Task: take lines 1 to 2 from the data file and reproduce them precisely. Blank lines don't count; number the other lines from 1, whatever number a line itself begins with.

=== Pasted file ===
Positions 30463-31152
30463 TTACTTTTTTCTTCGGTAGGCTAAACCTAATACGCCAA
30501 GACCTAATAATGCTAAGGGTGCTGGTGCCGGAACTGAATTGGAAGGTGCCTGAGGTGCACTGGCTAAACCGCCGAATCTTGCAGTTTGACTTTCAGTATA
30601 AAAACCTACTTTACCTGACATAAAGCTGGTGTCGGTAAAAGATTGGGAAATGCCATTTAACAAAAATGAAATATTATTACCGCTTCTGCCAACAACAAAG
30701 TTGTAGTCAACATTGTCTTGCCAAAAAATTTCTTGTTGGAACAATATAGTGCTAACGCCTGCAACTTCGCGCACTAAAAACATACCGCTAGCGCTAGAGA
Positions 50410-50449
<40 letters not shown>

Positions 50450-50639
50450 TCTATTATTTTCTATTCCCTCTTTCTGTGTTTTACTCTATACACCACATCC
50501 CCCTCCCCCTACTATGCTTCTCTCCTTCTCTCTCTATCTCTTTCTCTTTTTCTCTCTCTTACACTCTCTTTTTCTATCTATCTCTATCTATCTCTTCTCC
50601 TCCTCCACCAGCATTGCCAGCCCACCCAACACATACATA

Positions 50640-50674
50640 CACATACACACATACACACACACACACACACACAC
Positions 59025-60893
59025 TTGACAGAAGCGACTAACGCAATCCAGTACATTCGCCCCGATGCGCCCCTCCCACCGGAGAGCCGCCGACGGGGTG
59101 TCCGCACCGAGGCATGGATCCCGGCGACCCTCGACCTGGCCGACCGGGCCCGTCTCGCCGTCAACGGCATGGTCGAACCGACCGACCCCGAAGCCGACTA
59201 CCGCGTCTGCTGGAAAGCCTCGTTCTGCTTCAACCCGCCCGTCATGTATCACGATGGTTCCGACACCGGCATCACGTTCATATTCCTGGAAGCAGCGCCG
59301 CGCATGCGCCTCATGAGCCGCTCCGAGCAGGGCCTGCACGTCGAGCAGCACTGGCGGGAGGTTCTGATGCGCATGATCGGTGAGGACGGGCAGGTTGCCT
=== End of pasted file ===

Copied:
Positions 30463-31152
30463 TTACTTTTTTCTTCGGTAGGCTAAACCTAATACGCCAA